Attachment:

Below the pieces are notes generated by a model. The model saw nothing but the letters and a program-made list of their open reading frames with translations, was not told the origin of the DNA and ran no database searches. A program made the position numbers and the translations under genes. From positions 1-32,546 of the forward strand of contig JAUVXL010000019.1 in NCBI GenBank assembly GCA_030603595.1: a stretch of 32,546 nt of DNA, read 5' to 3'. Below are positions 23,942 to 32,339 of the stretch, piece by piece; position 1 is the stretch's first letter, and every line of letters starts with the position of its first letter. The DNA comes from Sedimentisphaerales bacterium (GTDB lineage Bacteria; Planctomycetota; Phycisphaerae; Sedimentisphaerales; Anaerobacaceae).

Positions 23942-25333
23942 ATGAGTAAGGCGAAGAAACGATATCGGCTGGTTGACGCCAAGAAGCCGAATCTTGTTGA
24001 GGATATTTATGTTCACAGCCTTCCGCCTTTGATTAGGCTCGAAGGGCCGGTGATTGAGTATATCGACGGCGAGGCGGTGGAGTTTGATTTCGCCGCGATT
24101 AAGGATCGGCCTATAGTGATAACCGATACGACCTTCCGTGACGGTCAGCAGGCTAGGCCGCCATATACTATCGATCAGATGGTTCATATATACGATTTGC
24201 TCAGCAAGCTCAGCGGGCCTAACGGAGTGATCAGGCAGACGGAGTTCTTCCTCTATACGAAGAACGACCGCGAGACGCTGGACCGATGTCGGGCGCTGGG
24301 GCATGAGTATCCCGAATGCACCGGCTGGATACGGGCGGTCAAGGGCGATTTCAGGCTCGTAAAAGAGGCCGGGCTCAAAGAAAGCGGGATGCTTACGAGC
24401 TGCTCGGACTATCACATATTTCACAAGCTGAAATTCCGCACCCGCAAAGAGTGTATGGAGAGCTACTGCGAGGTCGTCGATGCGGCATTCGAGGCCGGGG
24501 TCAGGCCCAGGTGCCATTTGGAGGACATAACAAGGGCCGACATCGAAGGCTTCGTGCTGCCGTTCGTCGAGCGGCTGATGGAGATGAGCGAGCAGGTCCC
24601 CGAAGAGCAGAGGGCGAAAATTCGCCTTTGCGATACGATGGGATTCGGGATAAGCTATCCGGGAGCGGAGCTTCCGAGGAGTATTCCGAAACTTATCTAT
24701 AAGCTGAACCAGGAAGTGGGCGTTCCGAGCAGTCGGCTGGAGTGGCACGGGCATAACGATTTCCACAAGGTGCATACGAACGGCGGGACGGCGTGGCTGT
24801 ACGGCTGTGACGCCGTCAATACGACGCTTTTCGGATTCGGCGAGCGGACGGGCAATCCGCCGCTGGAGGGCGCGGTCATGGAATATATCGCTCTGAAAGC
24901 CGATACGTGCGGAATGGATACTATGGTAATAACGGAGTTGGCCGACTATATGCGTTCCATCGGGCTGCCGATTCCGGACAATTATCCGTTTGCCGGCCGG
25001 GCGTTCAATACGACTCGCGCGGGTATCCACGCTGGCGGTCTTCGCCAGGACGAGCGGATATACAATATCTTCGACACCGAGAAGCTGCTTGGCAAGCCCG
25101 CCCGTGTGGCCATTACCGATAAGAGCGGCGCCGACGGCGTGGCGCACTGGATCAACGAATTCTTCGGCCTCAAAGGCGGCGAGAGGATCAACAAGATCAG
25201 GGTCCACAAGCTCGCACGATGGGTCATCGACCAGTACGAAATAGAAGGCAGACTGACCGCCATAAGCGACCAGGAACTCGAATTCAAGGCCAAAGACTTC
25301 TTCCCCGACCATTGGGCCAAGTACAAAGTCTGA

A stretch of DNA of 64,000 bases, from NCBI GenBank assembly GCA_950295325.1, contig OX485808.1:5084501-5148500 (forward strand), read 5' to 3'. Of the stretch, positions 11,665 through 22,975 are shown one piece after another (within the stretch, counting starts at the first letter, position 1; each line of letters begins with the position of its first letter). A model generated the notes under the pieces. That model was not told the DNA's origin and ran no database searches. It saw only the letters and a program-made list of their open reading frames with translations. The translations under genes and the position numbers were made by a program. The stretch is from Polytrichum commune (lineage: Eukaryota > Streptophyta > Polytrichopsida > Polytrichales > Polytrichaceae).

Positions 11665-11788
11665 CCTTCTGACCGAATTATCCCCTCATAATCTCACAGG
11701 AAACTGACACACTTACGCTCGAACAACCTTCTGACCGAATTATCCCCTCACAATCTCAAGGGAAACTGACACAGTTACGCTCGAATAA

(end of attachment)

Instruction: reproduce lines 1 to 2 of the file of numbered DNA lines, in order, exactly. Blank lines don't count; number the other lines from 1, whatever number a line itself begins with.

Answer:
Below the pieces are notes generated by a model. The model saw nothing but the letters and a program-made list of their open reading frames with translations, was not told the origin of the DNA and ran no database searches. A program made the position numbers and the translations under genes. From positions 1-32,546 of the forward strand of contig JAUVXL010000019.1 in NCBI GenBank assembly GCA_030603595.1: a stretch of 32,546 nt of DNA, read 5' to 3'. Below are positions 23,942 to 32,339 of the stretch, piece by piece; position 1 is the stretch's first letter, and every line of letters starts with the position of its first letter. The DNA comes from Sedimentisphaerales bacterium (GTDB lineage Bacteria; Planctomycetota; Phycisphaerae; Sedimentisphaerales; Anaerobacaceae).

Positions 23942-25333